Death issues a new human a debit card, loaded with a lifetime of days.
History can be intriguing, and sometimes it’s really funny. I called my website History Muse, intending it to be a thoughtful and sometimes amusing look at history. Now I’m starting to think: What does it do for my readers?
You’ve probably seen at least one movie about Elizabeth I and Mary Queen of Scots. Dramatists love a story of beautiful, doomed, feminine Mary, and her scheming, stone-hearted rival Elizabeth, who had Mary killed because she was jealous. Sure, such productions give strong actresses some rare juicy parts, but the significance of their struggle gets lost.
The governor of Virginia recently referred to the Africans brought to Virginia as slaves in 1619 as “indentured servants.” There was a big difference between slavery and indentured service, and you can see it in the history of my Duncan ancestors in Virginia.
We see this evil all the time—abuse by powerful people of those who have less power. It happens in places of worship, governments, even families. And it doesn’t even have its own name.
It’s true we can’t change the past. But history changes all the time. And what happened may not be what we think.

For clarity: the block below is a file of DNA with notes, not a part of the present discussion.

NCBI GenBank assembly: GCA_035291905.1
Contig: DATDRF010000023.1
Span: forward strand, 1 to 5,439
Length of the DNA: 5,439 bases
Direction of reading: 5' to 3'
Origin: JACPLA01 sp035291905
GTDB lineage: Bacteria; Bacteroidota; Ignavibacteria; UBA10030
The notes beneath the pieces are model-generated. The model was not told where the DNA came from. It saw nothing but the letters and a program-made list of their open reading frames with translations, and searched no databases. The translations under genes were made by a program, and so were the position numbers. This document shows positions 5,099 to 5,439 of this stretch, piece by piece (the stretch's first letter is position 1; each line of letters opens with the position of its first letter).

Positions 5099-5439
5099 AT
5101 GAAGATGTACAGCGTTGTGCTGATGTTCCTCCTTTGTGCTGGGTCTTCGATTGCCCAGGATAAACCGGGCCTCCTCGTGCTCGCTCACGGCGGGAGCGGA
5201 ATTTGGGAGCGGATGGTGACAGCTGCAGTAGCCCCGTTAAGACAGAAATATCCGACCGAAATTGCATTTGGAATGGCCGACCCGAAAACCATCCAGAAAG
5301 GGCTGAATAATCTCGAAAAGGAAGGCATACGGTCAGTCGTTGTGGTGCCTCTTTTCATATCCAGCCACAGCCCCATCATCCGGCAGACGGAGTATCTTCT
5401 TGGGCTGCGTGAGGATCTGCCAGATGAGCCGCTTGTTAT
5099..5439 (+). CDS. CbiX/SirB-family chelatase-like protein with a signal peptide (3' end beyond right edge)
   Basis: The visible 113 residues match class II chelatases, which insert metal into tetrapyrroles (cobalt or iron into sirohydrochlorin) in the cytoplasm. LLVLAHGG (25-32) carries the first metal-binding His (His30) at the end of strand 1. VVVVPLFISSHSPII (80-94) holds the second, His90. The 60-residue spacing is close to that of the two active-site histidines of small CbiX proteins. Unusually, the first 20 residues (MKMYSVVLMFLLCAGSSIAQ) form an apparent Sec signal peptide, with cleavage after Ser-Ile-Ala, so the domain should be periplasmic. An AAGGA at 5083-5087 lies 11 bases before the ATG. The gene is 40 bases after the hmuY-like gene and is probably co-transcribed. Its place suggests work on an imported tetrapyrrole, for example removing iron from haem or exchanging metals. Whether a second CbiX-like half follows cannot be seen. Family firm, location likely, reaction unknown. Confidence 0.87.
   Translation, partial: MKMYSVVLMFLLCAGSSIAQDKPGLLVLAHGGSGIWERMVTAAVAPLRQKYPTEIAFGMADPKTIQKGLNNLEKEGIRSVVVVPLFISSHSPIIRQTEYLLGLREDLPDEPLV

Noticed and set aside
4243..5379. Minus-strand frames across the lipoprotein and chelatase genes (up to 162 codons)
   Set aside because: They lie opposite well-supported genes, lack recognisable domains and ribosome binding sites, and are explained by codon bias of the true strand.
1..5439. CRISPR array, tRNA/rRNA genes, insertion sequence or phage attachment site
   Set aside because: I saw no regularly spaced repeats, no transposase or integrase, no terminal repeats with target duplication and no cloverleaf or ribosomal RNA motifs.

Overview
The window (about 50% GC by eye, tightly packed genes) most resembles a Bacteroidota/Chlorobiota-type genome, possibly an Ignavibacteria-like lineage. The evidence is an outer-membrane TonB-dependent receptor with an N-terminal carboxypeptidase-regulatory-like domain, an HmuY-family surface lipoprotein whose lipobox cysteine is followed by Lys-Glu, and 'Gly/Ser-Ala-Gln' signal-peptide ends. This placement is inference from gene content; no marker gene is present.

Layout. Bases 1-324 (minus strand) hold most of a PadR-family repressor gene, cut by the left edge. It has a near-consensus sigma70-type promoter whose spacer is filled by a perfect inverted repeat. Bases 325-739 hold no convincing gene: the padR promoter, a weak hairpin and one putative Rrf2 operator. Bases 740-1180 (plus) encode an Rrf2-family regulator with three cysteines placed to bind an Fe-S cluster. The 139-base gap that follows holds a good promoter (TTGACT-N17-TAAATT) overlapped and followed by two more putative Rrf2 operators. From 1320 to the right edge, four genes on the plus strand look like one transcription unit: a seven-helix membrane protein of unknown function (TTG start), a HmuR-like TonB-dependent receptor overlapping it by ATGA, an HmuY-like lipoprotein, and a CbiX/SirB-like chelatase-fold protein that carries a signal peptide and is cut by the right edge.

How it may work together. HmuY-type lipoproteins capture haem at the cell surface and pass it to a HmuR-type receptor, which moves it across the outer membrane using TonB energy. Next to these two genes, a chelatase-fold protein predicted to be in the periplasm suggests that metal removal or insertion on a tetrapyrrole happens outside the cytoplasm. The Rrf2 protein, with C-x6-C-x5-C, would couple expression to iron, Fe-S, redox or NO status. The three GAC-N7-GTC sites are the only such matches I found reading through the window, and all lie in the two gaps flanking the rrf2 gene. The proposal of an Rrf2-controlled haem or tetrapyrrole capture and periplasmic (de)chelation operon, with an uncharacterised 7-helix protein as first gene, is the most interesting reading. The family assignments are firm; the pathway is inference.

Let 'em see you sweat. Better still, let 'em smell you.
This is part three of a series about whether diversity in schools is good for white kids. I spoke mostly with two experts: my kids, who went to public schools with diverse populations, grades 1-12
Is school diversity good for white kids? My white children learned some valuable lessons in public schools with widely diverse students. Their memories are mixed--some treasured, some painful. What they learned is helping them enjoy and prosper in today's United States. Part 2 of a series.
Parents protect their children, always wary in the face of actual danger and possible harm. A major barrier to greater school diversity, to real integration of public schools, has been the fear of white parents that such diversity would harm the education of their children. Does it? Or is it good for them? I consulted a couple of experts: my kids.